While NASCAR's new generation of stars have dominated headlines the past couple years, the recent resurgence of the old guard has gotten surprisingly less attention.
With a fifth-place finish in Sunday's Samsung/Radio Shack 500, Sterling Marlin returned to the top 10 of the points standings for the first time since 2002.
And with strong starts to their own respective seasons, Rusty Wallace, Mark Martin and Dale Jarrett all join him there, marking the first time in three years that these long-time Cup stars each shared such a lofty rank at the same time.
"I think it's about time," Wallace said.
To varying degrees, each of these four drivers has endured slumps since 2000. Martin's was early on, but he hotly contested the 2002 Cup title and made last season's Chase for the Nextel Cup.
In 2001, Marlin had 20 top 10 finishes and wound up third in the final standings. Since then, he's finished 18th twice and was 21st last season.
Jarrett and Wallace also have struggled in recent years. But this season, each has improved vastly, and with Martin's continued success and Marlin's re-emergence (he's sixth overall currently), old school is now in session.
And Wallace is leading the charge.
The veteran who announced he will retire at the end of this year is off to a roaring start with six top-13 finishes in seven races, including a 10th-place effort Sunday at Texas Motor Speedway.
"We were tight all day and we finally got it balanced there at the end," Wallace said. "Then when the clouds came out [the car] got a little free. We were a little too loose at the end."
But with so many drivers fighting to get through slow traffic, Wallace was able to hang on to a top 10. What's more, he moved up in the points race.
"We're looking at the big picture and we moved up to third in the points today," he said. "We've got four top 10s in the first seven races, but we haven't won yet and that's what we're really wanting to do right now. Our goals are to win and be a part of the Chase."
Martin is the only one of these four veterans to make last year's Chase. A crew chief switch in 2002 has ignited a second wind that has had the often-frustrated racer on the brink of claiming his first Cup trophy. He fell short of his ultimate goal last season, but after remaining a contender for two straight seasons he believes that if he keeps knocking, the door might finally open.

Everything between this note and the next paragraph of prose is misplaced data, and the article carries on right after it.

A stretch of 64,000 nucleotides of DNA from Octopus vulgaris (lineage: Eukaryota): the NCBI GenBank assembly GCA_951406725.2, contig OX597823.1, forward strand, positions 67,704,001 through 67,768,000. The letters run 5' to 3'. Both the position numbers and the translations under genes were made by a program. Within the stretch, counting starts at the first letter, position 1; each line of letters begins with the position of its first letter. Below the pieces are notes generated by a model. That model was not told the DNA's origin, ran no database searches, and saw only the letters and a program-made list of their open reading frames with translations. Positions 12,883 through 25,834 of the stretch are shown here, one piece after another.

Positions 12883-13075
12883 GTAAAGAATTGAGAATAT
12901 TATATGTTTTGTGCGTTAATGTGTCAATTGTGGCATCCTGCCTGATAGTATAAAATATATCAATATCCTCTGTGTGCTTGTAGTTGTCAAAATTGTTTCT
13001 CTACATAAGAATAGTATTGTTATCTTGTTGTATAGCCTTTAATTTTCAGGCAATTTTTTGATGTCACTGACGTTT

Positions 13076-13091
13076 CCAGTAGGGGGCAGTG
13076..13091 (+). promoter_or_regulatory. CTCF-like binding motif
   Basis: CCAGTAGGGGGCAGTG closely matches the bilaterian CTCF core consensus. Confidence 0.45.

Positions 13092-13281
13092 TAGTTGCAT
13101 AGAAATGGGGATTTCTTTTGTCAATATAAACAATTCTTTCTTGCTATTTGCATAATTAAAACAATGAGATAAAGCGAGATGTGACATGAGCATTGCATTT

Although Martin finished only 20th on Sunday, he's still riding a high from finishing uncharacteristically high in Martinsville the week before.
"The team did a great job at Martinsville," Martin said. "That's not my favorite track by any means and to get out of there with a third-place finish and a chance to win, well that's almost even more than we can ask for. [Crew chief] Pat [Tryson] and the team have really been on their game this year."
As has Jarrett's team. After regaining their stride last summer and narrowly missing the playoffs, Jarrett and Co. have come out of the gates stronger this year.
"We haven't been running quite like we were last summer and fall," Jarrett said, "but we aren't completely off. We've had some lucky breaks and we've had some unfortunate incidents, like in Atlanta, so we're very happy to be in the top 10 and working to stay there rather than trying to fight our way into the top 10.
"So, we know we are in much better shape than we were a year ago and we know we haven't done our best yet. So knowing all of that we feel pretty good about it."
Which driver from this old Fab Four is feeling best right now? That distinction has got to belong to Marlin, who snapped out of his funk in '02 only to snap his neck and be forced out of contention for his first title. Following that was yet another rough year, but '05 looks like a breakthrough.
Marlin credits his crew for the change in fortune.
"If the car drives good you can run good," he said. "If it doesn't drive good you don't look good. The boys on the crew have done an excellent job, and it's showing up on the track."
It showed on Sunday when he joined his two teammates with a top-five finish. This, despite starting out behind with mechanical difficulties.
"We just got a vibration early and had to pit and got way behind," Marlin said. "We got in all that traffic and it's hard to come up through there. We gambled and put on two tires, and that's the best the car drove all day."
That gamble made the difference, because even with some behind him on fresher tires, nobody could get through traffic in time to steal fifth from his grasp.
"The guys have really worked hard on the cars and bodies and chassis and stuff," Marlin said. "That's what it takes, a good-handling car. The motor room has really stepped it up and we're all picking up steam."
All of which means the Young Guns might have to watch out for some old classics this season, like they did on Sunday in Texas.
Rupen Fofaria is a freelance writer living in Chicago and a regular contributor to ESPN.com. He can be reached at firstname.lastname@example.org.